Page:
No. of Recommendations: 2
If you're both earning and paying the interest, then your net gain is zero.

Now, that *may* be better than paying interest to another lender, where your net return on that loan is negative. Yes, that's true.

BUT, you're *still* losing 8-10% typically on investment returns.

So, the net effect is still:
401K loan: 0 - investment loss = -9% typically (pre-tax, remember)
other loan: varies greatly depending on a lot

Okay, let me run some numbers here:

You have a $10k balance in your 401(k). Today, you take out a $1000 loan at prime + 1 (currently would be 8.75%, at least until the Fed announces today), to be paid back over 1 year. For convenience sake, let's say you also earn 8.75% on your invested assets (close to your 9% and higher than the 8% I usually use for projections). Let's say there is also a $35 set up fee and a $3 quarterly fee for each quarter after the set up, so over the course of the year, you would pay a total of $44 ($35 plus 3 $3 quarterly fees).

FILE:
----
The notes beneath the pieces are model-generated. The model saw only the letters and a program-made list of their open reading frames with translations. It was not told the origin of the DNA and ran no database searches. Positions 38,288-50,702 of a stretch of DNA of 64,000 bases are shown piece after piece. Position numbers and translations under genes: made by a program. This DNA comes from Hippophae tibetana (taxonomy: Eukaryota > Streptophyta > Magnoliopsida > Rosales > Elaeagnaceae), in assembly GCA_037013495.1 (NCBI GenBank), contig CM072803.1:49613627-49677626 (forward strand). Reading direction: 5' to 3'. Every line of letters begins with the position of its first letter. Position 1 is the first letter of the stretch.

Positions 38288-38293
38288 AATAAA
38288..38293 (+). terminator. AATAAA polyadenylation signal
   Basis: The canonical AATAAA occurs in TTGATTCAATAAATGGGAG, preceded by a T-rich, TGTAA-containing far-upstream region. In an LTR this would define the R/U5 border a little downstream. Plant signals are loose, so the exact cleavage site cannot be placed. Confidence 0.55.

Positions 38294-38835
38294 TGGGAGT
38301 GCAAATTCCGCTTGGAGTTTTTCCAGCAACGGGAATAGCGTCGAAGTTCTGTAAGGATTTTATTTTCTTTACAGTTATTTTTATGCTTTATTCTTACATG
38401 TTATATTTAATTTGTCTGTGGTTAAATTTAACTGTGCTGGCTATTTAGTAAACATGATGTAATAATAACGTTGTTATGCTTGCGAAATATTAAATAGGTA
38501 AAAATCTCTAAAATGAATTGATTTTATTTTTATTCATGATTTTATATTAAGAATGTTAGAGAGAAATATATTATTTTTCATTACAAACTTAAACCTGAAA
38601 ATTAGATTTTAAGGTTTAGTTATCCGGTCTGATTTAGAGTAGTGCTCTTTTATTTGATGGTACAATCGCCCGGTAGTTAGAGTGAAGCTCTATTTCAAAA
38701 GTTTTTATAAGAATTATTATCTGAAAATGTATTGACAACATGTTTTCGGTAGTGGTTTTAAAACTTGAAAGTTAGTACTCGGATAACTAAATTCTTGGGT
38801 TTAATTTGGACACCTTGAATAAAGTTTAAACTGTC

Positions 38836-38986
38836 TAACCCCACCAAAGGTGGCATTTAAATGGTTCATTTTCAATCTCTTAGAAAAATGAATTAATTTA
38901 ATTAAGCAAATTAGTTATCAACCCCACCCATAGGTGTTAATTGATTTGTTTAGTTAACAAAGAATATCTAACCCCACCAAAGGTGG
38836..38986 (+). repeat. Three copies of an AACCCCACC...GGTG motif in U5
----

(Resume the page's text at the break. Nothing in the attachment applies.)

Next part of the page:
For simplicity's sake, we won't consider any other contributions to your 401(k), even though most 401(k)s allow you to make contributions while you have a loan.

One year from today, with your loan paid off and the fees taken out, your total balance in your 401(k) will be $10,831

If you had just left your $10k balance in, and it had earned 8.75%, you would have $10,875 in your account.

Net difference: The $44 in fees.

However, assuming that you were borrowing elsewhere, at the same 8.75% rate, you would have paid $875 to another lender.

So, your net worth would be actually be $831 less if you borrowed elsewhere, vs. borrowing from your 401(k).

The biggest danger with a 401(k) loan is the possibility of defaulting on the loan and having to pay the taxes and penalty on the withdrawal. So having a contingency plan that provides for that is critical.

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